Traveling to Iceland is easier than you might think. You can fly direct or, as I did, on a stopover returning from Europe or any Icelandair destination. One of my fellow choristers discovered Icelandair’s My Stopover promotion enabling a traveller on its airline to layover up to 7 additional nights at no additional airfare cost. With such a tempting incentive, on our return trip from England for our choir trip, LDB and I made a 2-night stopover in Reykjavik to see the latest hot spot for travel, as Caroline Wallace of Caroline Travels the World dubbed it in her latest newsletter. Now I know what she means and hope for a return visit.

Though sitting remotely in the North Atlantic, and with a population of only 330,000 nationwide,

Iceland in the North Atlantic © The Gracious Posse

Iceland offers the sophisticated amenities demanded by today’s tourists. Its capital, Reykjavik, sports a hip and digitally connected culture with tourism as its number one industry today, outstripping fishing. It’s not touristy, but tourist-ready. Luckily two friends advised me on the must-do activities for our short stay.

Day 1, 3:30 p.m. ~ the Clock is Ticking

Upon landing at Keflavik airport (KEF) at 3:30 pm, we took a Flybus airport shuttle to our hotel. FYI, if you go, be prepared for a longer-than-advertised 45-minute trip from Keflavik to Reykjavik. Ours took 1.5 hours, the only sore point of the trip (a cab ride exceeds $100). After checking into Hotel Borg downtown, 

Hotel Borg © The Gracious Posse

we explored the city center on foot. Sitting at 65°N latitude (the Arctic Circle is at 66°), Iceland is indeed the land of the midnight sun: when I went to bed at 11 p.m daylight still prevailed. The long hours of July daylight gave us plenty of time to explore. I took this picture of the majestic Voyage sculpture at the Reykjavik Harbor

Voyager sculpture at Reykjavik Harbor © The Gracious Posse

after 10pm.

Walking along the harbor, the new Harpa Concert Hall and Conference Center (Harpa for short) stopped us in our tracks.

Harpa Concert Hall and Conference Center © The Gracious Posse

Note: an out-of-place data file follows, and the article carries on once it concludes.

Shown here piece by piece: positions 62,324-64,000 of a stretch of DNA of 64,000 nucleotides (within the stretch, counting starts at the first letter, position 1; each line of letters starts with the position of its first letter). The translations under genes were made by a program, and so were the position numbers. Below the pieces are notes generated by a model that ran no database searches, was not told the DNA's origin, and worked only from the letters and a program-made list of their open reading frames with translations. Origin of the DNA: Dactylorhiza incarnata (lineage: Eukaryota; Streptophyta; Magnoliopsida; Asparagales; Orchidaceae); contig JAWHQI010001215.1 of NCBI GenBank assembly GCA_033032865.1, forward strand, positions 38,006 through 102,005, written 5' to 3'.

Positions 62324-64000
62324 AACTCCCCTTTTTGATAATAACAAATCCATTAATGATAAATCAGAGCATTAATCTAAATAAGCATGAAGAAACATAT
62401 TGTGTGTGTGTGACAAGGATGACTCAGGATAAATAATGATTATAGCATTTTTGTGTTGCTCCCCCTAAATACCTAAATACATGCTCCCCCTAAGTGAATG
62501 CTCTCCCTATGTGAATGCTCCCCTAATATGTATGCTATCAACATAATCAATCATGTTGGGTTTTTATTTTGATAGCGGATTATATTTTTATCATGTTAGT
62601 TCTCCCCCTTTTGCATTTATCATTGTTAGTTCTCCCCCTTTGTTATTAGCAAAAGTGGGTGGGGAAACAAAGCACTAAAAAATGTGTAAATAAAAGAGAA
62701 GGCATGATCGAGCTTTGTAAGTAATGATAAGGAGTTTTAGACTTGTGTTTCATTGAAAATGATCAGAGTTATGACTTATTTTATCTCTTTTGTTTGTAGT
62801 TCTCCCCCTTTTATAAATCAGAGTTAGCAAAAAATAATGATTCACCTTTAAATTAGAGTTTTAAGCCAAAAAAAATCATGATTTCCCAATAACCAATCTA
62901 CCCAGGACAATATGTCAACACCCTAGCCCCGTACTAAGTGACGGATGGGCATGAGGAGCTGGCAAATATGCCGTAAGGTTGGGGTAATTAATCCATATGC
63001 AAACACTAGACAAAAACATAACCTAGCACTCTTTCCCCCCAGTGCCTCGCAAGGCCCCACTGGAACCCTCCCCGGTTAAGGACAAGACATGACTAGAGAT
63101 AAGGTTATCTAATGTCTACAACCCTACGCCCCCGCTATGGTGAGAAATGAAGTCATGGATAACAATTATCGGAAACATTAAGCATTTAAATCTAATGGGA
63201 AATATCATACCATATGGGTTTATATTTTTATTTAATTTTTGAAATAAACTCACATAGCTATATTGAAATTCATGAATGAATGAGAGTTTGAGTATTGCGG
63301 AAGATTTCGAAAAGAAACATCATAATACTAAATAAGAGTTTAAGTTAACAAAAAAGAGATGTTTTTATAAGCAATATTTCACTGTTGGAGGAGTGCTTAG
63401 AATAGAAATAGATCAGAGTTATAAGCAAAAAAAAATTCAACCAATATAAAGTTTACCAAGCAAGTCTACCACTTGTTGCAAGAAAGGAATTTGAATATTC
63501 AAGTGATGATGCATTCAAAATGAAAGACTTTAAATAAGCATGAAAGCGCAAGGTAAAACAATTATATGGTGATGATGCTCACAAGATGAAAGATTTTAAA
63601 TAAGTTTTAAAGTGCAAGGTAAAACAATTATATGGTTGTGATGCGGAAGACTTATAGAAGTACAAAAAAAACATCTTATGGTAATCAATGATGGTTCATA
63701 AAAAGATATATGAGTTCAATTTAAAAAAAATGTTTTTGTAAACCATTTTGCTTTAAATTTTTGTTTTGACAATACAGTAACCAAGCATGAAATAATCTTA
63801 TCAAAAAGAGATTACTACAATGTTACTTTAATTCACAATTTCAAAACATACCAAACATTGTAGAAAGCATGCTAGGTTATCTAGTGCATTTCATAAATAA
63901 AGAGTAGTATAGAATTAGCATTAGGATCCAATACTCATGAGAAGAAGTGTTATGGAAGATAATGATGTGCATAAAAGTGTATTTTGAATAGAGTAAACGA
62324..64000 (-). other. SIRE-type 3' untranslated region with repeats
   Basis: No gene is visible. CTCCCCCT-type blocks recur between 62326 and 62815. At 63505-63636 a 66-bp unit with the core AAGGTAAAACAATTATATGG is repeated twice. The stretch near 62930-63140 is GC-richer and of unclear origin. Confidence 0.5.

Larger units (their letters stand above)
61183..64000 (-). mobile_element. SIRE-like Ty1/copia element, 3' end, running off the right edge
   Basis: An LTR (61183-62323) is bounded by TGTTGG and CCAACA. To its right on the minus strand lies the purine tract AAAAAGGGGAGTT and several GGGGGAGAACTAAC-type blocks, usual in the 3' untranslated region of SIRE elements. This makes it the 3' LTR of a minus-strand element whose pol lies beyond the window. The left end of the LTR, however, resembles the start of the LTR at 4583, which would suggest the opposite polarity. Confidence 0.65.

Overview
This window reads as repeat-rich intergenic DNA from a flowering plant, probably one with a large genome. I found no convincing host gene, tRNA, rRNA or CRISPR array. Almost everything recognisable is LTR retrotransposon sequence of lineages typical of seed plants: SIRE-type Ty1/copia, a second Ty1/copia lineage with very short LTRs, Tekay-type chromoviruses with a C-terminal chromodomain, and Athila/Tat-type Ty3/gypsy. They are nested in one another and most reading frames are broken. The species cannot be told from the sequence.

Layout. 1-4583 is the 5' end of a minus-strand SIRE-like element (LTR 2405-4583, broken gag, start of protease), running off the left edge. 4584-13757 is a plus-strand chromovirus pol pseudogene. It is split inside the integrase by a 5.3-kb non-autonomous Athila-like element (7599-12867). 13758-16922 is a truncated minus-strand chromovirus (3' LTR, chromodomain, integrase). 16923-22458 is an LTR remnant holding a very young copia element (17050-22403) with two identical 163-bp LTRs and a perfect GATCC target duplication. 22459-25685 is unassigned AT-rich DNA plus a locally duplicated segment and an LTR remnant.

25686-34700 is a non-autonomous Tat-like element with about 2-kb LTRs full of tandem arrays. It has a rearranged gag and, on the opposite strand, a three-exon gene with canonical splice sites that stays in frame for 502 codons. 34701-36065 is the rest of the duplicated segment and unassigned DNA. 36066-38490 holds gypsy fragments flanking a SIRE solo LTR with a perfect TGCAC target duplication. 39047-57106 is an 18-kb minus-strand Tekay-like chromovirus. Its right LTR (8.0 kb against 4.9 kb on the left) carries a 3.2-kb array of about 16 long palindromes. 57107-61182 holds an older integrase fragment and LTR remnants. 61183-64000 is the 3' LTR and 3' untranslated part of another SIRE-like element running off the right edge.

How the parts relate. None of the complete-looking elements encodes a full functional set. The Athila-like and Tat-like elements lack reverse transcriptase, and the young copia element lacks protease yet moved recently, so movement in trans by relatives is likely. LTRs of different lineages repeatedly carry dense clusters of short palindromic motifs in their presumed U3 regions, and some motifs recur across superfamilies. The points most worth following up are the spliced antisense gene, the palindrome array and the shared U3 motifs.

We tried to see How to Become Icelandic in 60 Minutes but couldn’t work it in our schedule. Next time! We booked a Golden Circle tour at one of the many tourist bureaus for the next day and dined at a highly-rated (by Tripadvisor) restaurant, Ostabudin, where local fish and lamb star. It did indeed live up to its rating.

Day 2 ~ Geothermal Pools and the Golden Circle

Perhaps you’ve heard of the Blue Lagoon, the major tourist attraction in Iceland. Note I said tourist. The locals avoid it. Instead, in Reykjavik they relax and recharge in one of the public geothermal pools. Natural geothermal water is undoubtedly one of Iceland’s greatest natural resources. Every village, town and city has at least one public pool. We headed to Laugaralslaug, about a 40 minute brisk walk from the city center.

Laugardalslaug city pool © The Gracious Posse

Laugardalslaug offers a 50m outdoor pool, two children’s pools with a thrilling water slide, and best of all, naturally heated and mineral-rich hot pots (hot tubs), ranging from 38ºc to 44°c (100.4°f to 111.2°f). With air temperature of 55°, we felt energized rather than freezing moving from hot pot to hot pot. The photo below shows the hot pots.

laugardalslaug with arros via


Our return trip to the hotel down the main shopping district along Laugavegur Street tempted my pocketbook with gorgeous woolen goods and unique nordic clothing boutiques, but we had to make the next stop on our condensed itinerary: the Golden Circle Tour.